Parasite prevention for dogs, cats & other pets

Prevention is key when it comes to controlling parasites on and in your pet. Fleas, worms, and ticks don’t just cause animals discomfort, they can also affect your human family and your home.

We recommend you should regularly treat your pet for parasites, even if they don’t have them. Talk to us about the flea & worm treatments and tick control methods that are available for your pet.


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Travelling abroad with your dog?

Your dog will require tapeworm treatment before re-entering the UK. Our team can advise you on this. See our Pet Travel services.


All-year-round flea & worm protection

Fleas multiply at an alarming rate and can spread harmful diseases to your pet, and your human family. A flea infestation in your home can be difficult to get rid of.

You should also protect your pet from worms, including roundworm, hookworm, whipworm, and lungworm, which is often fatal and easily picked up from infected slugs and snails.

For the best parasite prevention for dogs and cats, you should apply vet-recommended flea & worm treatments regularly. These can vary from monthly spot-on pipettes or chewable tablets, to 3 to 6-month tablets. Our experienced team can advise you on the best flea and worm treatments for your pet, so give us a call.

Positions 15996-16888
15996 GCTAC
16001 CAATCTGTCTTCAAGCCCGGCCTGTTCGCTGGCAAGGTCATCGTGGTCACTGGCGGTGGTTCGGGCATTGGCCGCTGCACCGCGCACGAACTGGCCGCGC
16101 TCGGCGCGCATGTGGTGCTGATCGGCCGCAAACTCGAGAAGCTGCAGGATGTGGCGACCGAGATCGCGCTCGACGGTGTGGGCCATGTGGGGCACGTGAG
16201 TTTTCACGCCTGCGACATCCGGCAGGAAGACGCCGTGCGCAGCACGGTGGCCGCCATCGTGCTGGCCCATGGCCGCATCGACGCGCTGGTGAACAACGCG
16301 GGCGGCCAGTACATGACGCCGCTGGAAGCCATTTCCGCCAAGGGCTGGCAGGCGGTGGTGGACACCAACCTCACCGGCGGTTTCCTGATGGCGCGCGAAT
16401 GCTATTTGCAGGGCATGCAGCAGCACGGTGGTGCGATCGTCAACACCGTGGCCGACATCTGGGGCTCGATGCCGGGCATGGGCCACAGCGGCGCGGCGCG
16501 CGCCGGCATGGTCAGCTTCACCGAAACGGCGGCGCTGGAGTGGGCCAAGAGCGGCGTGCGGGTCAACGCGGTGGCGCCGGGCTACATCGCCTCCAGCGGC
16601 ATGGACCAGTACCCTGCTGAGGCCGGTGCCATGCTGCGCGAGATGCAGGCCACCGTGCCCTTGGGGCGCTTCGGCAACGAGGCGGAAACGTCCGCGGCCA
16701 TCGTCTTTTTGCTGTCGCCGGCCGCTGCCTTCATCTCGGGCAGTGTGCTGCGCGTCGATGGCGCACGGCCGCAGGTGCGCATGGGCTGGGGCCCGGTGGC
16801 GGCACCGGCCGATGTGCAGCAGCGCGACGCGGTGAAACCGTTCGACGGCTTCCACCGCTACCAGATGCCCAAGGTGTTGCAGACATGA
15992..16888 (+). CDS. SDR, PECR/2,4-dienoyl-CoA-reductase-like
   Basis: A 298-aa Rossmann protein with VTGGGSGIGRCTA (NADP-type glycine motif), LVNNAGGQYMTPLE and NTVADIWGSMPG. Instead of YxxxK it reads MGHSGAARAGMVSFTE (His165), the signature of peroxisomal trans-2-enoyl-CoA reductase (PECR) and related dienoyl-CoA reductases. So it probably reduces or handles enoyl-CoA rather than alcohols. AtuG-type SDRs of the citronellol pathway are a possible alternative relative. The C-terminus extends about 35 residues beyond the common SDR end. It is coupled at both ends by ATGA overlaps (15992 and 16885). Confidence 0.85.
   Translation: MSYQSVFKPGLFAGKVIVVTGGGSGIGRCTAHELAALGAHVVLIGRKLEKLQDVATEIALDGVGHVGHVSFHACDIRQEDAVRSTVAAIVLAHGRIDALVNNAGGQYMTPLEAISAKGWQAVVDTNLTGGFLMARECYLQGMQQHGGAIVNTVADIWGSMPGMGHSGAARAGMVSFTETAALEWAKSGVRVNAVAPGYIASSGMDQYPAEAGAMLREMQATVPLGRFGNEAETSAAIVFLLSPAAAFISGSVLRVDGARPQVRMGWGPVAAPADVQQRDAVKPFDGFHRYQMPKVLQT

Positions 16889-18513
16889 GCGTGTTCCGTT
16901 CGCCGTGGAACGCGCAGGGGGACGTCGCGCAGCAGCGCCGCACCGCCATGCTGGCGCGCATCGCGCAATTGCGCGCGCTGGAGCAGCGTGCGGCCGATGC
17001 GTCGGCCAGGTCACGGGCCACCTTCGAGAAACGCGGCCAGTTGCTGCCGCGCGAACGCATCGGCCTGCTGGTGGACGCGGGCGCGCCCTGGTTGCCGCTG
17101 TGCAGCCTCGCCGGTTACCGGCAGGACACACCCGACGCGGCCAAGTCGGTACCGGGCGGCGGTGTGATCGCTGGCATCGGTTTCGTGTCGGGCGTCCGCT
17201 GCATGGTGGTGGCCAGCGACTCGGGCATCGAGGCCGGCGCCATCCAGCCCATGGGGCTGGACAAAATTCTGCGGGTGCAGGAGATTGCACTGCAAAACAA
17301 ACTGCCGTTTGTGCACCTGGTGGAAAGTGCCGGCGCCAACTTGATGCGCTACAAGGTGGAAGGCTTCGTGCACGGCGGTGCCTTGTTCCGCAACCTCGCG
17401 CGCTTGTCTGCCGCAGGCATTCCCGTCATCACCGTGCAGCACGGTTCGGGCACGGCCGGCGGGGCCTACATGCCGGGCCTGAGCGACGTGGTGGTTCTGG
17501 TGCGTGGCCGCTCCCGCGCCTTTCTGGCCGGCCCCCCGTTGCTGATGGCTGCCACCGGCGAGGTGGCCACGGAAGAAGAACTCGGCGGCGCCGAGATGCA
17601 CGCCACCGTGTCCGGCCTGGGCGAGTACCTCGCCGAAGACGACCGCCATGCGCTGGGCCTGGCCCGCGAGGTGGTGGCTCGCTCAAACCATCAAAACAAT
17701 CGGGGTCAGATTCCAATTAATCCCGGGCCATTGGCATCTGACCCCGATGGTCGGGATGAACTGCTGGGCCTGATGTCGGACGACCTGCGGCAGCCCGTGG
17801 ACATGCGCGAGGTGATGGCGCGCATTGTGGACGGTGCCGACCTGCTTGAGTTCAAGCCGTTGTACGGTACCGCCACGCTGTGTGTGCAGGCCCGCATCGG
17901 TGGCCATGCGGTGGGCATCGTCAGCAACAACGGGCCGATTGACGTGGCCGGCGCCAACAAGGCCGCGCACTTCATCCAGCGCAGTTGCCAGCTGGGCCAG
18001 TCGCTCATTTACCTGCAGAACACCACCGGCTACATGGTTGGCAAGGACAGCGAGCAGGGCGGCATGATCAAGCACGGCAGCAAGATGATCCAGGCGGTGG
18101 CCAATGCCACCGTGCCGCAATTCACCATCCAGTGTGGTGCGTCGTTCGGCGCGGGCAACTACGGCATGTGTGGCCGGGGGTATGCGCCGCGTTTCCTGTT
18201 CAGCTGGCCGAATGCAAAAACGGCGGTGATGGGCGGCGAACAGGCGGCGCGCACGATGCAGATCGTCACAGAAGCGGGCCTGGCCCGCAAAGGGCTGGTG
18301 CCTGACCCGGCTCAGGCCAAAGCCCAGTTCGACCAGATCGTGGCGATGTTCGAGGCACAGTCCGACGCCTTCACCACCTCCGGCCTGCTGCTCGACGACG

Tick protection

Ticks are typically more active in warmer months but can be problematic all year round. They are mostly found in woods and grassy areas where the animals they feed on live and roam, such as deer, rabbits, birds, squirrels, mice, and other rodents. However, they can also be found in coastal areas on beaches, and in urban areas too. Ticks can transmit Lyme disease, a debilitating condition for dogs and humans.

Some flea & worm treatments include tick protection, and you can also get tick collars.

We recommended owners feel for small bumps on their dog’s skin (and their own) after walks and if there a tick, never pull it straight out. Special tick removal tools are available. Ask us about tick protection and removal.

Cats are less likely to pick up a tick than dogs, but it can happen. Therefore, it is worth checking your cat’s skin after their outdoor adventures between late spring and early autumn.


Contact us about parasite protection


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